Sauber have been successful in recent years despite a “pay driver” making up half of their driver line-up since 2011. Although there is no correlation between a driver that brings massive sponsors on board and agonizingly bad performances, it gets to a point where it has to stop…
There is no reason for a driver that brings big sponsors to lack genuine driver talent, but surely Sauber want to find themselves in the eventual position of not having to rely on a pay driver, given that this scenario would offer more freedom to choose who is driving for their team.
In 2012, Sauber finished 6th in the constructor standings and had arguably one of the most exciting line-ups on the grid. Sergio Perez brought big finances into the team, but had the talent to go beyond the bank balance implications, securing three podiums for the midfielders. Kamui Kobayashi didn’t bring big bucks, but his overtaking prowess saw an impressive 3rd place at his home Grand Prix at Suzuka. Perez finished 6-points ahead of Kobayashi in the standings, evidence that a driver with big sponsors isn’t necessarily in the sport just because they bring in lots of money.
Finishing 6th in the constructors brings a nice financial parachute to the team for next season too, but 2013 saw a big shake-up and Sauber opted for big sponsorship again. Perez took his services and Telmex money to McLaren, looking for bigger things. His replacement, the talented Nico Hulkenberg, who was poised for a ‘big team’ move (and still is), was the standout driver at Sauber. The interesting thing here is that Hulkenberg and Perez are comparable as team-mates now, and Perez edges Hulkenberg at the moment. When you realize that Kamui Kobayashi was closer to matching Perez than Hulkenberg currently is at Force India, you scratch your head in befuddlement at the decision to drop the Japanese driver.
Sauber didn’t admit at the time that Kobayashi was dropped because he didn’t bring enough money, but that’s pretty much the reason. He was so missed in 2013 that F1 fans raised over £1m for the driver to race next season. Sauber went for Esteban Gutierrez instead, who had a woeful campaign. Where Perez proved that pay drivers can deliver, Gutierrez proved the opposite. The team finished 7th in the constructors. Hulkenberg picked up the lion’s share of results and accrued 51 points over the campaign. Gutierrez managed 6 points.
In 2014, Hulkenberg decided to go back to Force India and met Sergio Perez there too after the Mexican suffered a McLaren masterclass in scapegoating. Sauber retained Gutierrez for no reason beyond finances and Adrian Sutil was brought in to be an actual driver. Kamui Kobayashi returned, this time with Caterham and his team-mate was a well-backed Swedish rookie called Marcus Ericsson. Engine woes and financial instability meant that both Caterham’s crossed the finish line on only seven occasions. Of those seven occasions, Kobayashi finished ahead of Ericsson five times. A driver that looks to be Sauber’s future was outclassed by a driver the team dropped because he didn’t have enough money.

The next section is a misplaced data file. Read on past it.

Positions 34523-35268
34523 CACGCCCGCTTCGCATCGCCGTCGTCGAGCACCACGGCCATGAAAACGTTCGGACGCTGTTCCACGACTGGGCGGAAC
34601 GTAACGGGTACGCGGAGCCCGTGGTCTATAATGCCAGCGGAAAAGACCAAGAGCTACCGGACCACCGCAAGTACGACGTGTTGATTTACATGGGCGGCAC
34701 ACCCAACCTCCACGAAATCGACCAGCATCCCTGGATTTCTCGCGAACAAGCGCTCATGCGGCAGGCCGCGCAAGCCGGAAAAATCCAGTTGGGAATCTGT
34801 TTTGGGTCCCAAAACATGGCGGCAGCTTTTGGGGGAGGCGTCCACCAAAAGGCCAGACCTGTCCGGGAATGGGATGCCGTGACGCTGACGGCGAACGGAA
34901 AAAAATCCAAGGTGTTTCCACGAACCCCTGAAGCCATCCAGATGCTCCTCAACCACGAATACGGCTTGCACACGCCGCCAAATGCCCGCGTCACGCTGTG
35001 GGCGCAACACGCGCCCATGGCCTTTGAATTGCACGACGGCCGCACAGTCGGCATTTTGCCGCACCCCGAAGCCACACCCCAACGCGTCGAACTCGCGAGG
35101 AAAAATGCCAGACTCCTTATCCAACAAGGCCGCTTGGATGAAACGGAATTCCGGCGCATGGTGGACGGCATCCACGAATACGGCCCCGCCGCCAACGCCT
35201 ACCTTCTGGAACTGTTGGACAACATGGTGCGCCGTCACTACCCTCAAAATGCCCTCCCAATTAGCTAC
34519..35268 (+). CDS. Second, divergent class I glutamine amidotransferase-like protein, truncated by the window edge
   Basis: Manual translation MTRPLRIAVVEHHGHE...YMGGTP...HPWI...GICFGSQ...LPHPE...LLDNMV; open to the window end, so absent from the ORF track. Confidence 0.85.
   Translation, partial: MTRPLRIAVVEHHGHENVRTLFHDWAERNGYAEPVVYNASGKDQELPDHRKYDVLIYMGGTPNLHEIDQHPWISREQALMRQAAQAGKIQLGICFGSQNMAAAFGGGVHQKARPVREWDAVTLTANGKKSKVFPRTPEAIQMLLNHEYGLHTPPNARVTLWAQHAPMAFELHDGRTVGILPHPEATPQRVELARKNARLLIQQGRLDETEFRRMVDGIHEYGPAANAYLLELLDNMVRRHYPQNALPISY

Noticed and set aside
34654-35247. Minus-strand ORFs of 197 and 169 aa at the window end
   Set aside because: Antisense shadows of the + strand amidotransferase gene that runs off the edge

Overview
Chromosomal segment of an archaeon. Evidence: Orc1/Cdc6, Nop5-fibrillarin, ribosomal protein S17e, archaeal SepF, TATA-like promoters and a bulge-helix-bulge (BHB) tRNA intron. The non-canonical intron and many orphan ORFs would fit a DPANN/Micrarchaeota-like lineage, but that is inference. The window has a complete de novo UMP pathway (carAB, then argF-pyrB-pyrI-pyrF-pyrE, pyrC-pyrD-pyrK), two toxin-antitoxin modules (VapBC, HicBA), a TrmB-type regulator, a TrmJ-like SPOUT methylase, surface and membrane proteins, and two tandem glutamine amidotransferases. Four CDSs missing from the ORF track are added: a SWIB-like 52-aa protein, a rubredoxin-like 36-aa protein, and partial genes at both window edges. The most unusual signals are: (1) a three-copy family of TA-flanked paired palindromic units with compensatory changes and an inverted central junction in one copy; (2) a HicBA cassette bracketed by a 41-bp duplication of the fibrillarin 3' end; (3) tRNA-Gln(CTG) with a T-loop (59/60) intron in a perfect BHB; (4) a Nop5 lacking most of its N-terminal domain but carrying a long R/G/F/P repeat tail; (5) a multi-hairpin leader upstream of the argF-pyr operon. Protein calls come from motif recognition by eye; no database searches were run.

Despite having the prize money from finishing 7th in 2013, the Sauber drivers looked flaccid and lethargic in 2014. Sauber scored no points, and still haven’t recovered. What went wrong? Simply dropping Kobayashi for Gutierrez was the biggest mistake in hindsight. How a team can publicly complain about a lack of funding after throwing away two seasons of midfield prize-money is beyond belief, especially when they’re getting an influx of pay driver sponsorship money. How do Manor keep going? And don’t even get us started on the Enstone team…
Sauber haven’t learnt their lessons for the future either. New backers Longbow finance are heavily affiliated with Marcus Ericsson’s current backers. They are inadvertently tied to the Swedish driver. It isn’t that Ericsson is a bad driver. Maybe he’ll improve? But he’s not exactly a Perez, is he? Felipe Nasr also brings big Brazilian sponsors, so the team have opted for a financial balance rather than a balance of drivers.
Ericsson will, without a doubt, stay at Sauber for the foreseeable future and I really hope the upgrades come and the team can be an exciting Formula One team again, instead of just a self-deprecating corporate misery-vessel . I hope that the new investors and/or Ericsson’s sponsors afford the team to pick a second-driver based entirely on merit. If they fail, they only have themselves to blame in that they’ve let too many drivers go in recent times for the wrong reasons. 2017 will hopefully bring conversations about performance and on-track excitement back to Sauber as another year of fiscal planning and private equity orgasms is something that racing fans couldn’t care less about.